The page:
Several of the most interesting hits from our initial screens were purified, characterized and carried forward into secondary dose-response screens and counterscreened against other PTPs to obtain data on selectivity. As seen in Table 1, several compounds including 13, 17, 18, 28, 34 and 39 were selective for LYP over the ~ 70% identical PTP-PEST in vitro, confirming the results from the library screen. These compounds, with the exception of 39, were low µM inhibitors of LYP with both substrates and were also selective for LYP over HePTP and CD45, two other PTPs involved in T-cell receptor signaling.38 Compound 25 exhibited a similar trend to that seen in the original screening, inhibiting LYP activity slightly better with DiFMUP compared to peptide 1 substrate as well as exhibiting modest selectivity over PTP-PEST, but was not selective when counterscreened against HePTP. The IC50 data for compound 12 also mirror the trend seen in the initial screen, displaying 35-fold selectivity for LYP over PTP-PEST with DiFMUP but only 2-fold selectivity with peptide 1 as the substrate. Compound 39 was found to be a moderately potent inhibitor that is nearly 4-fold selective for LYP over PTP-PEST with peptide 1 as the substrate, but also showed significant inhibition of CD45. The secondary screening of PTP1B and TCPTP hits is shown in Table 2. Compounds 18 and 40 showed no significant selectivity with DiFMUP as the substrate, but are approximately 2-fold selective for TCPTP and 10-fold selective for PTP1B, respectively, with peptide 2 as the substrate. In addition, compound 19 is selective for PTP1B with both substrates. Although interesting differences in inhibitory potency were observed with PTP1B and TCPTP and the two substrates, other more potent PTP1B inhibitors have been reported in the literature15,16 and the inhibitors obtained in this study were not of sufficient potency to warrant further investigation.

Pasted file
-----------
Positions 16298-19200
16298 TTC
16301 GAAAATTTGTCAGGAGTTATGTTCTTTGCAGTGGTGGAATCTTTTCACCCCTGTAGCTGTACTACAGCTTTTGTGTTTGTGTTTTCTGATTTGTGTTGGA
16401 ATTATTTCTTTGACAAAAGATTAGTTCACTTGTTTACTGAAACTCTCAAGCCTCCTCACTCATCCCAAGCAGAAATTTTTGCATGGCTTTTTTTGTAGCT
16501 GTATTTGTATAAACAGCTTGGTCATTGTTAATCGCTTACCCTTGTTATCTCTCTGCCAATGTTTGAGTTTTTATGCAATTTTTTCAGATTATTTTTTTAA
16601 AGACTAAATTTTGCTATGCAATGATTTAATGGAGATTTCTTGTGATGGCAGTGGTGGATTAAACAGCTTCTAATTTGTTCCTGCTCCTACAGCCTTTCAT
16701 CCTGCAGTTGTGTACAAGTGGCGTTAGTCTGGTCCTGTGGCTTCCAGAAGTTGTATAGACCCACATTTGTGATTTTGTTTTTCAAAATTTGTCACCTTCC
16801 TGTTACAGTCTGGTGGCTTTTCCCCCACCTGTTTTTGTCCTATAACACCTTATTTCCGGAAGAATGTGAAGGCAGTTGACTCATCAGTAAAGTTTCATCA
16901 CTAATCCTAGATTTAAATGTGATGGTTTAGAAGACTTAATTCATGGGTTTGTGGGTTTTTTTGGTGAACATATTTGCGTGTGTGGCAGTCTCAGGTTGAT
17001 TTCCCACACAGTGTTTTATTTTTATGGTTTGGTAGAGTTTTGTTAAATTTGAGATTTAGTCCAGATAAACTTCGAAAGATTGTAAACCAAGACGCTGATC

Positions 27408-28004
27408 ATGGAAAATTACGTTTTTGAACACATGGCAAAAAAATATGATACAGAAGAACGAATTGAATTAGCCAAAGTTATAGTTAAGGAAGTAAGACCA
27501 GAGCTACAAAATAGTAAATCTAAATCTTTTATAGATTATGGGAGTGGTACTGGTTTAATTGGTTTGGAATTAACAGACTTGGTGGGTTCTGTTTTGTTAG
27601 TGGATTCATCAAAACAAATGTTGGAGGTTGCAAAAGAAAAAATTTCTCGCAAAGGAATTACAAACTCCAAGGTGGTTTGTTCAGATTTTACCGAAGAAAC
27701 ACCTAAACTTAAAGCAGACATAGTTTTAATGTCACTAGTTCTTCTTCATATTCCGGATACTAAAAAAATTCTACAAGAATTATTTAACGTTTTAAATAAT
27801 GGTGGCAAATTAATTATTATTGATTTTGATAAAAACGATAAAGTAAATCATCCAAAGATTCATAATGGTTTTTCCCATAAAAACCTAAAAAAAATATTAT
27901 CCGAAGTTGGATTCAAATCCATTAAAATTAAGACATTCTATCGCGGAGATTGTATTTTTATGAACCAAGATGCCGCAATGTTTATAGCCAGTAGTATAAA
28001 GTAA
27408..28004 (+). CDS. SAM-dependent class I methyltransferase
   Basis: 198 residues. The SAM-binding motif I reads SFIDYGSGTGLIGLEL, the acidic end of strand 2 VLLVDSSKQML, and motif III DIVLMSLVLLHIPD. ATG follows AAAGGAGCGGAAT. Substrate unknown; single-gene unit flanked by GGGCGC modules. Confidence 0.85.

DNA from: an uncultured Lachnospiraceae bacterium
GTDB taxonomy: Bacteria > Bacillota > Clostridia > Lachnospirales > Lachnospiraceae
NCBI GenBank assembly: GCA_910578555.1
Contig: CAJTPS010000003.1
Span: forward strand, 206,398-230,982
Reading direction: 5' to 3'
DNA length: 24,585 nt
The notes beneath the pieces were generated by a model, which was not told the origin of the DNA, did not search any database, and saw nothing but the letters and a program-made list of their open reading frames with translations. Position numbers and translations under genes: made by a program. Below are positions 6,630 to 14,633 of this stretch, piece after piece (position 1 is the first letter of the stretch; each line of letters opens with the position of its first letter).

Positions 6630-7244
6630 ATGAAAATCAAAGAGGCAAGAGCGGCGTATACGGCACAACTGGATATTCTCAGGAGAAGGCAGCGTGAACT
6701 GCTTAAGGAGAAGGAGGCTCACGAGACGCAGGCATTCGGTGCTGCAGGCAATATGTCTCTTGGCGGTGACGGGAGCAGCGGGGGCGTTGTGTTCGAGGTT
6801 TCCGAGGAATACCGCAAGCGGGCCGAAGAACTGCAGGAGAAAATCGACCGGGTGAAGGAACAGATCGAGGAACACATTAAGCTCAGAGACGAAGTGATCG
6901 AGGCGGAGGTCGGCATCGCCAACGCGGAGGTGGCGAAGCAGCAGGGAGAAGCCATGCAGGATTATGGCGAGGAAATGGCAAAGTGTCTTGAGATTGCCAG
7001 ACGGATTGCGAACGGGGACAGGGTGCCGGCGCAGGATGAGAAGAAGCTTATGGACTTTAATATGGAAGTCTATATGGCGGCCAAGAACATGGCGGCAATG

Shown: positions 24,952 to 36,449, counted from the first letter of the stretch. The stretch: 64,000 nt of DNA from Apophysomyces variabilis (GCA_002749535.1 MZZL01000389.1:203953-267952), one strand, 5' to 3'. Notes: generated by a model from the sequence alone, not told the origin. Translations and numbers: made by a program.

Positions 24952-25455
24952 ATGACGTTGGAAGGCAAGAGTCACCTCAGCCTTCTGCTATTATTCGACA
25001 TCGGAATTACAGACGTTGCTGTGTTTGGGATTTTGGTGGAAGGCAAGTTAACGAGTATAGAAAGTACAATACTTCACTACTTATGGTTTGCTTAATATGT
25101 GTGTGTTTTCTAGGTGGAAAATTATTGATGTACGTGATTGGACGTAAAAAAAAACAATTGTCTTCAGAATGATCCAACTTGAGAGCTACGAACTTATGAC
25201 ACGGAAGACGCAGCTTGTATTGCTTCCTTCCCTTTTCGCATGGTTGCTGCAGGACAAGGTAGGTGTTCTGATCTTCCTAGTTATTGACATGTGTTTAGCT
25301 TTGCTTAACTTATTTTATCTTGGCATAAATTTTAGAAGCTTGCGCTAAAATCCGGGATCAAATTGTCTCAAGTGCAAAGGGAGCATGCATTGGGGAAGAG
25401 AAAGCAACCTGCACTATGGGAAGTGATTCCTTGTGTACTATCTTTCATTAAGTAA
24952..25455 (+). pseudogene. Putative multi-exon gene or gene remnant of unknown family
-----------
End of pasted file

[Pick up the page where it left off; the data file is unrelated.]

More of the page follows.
To date, there have been few LYP inhibitors reported21–23 and although some exhibit moderate selectivity for LYP over other PTPs, no inhibitor with selectivity for LYP over the highly homologous PTP-PEST has been reported. Gold(I) compounds are competitive, reversible inhibitors of PTP activity21, 27 and are likely to interact directly with cysteine residue(s) in the active site. In order to more fully characterize the biological relevance of Au(I)-mediated PTP inhibition, three representative compounds from the library of Au(I) phosphine compounds were chosen for further investigation in cellular inhibition studies. Compound 17 showed considerable potency and was one of the most selective inhibitors identified with approximately 10-fold selectivity for LYP over PTP-PEST, HePTP and CD45 in vitro. Compound 34 was the most potent LYP inhibitor identified and compound 39 would not have been identified as a hit in a conventional, DiFMUP-only screen but is a moderately potent LYP inhibitor when the more biologically relevant peptide 1 is used as the substrate. These compounds were introduced into cell-based LYP inhibition screens in the Jurkat T Antigen (JTAg) human T cell line. Early stage T cell receptor (TCR) signaling involves the negative regulation of the kinase Lck by dephosphorylation at position Y394 by LYP as well as its activation by dephosphorylation at Y505 by CD45.35, 39 Therefore, the inhibition of cellular LYP and CD45 activity can be monitored by following the phosphorylation at these two sites on Lck as previously described.21 Figure 3A shows the western blot results of cells incubated in the presence and absence of inhibitor, with and without TCR stimulation. It is clear from these blots that in the TCR stimulated cells (lanes 2 and 4), an increase in phosphorylation at Y394 is seen in the presence of compounds 17 and 39 (lane 4), demonstrating their ability to inhibit LYP activity in cells. There is no change in phosphorylation levels at position Y505 of Lck in the presence of 17, but there is an increase in this band when 39 is used, supporting the in vitro data which indicates that 17 does not significantly inhibit CD45 activity but 39 does. Compound 34 has little effect on the phosphorylation levels of Lck in cells, likely because it does not appreciably penetrate the cells due to its negative charge. As seen in Figure 3B, compound 17 appears to inhibit LYP activity and not CD45 activity in primary mouse thymocytes as well. The data in Figure 3 clearly demonstrate significant, selective inhibition of LYP activity in both cultured and primary T cells, confirming the selective inhibition of LYP activity by compound 17.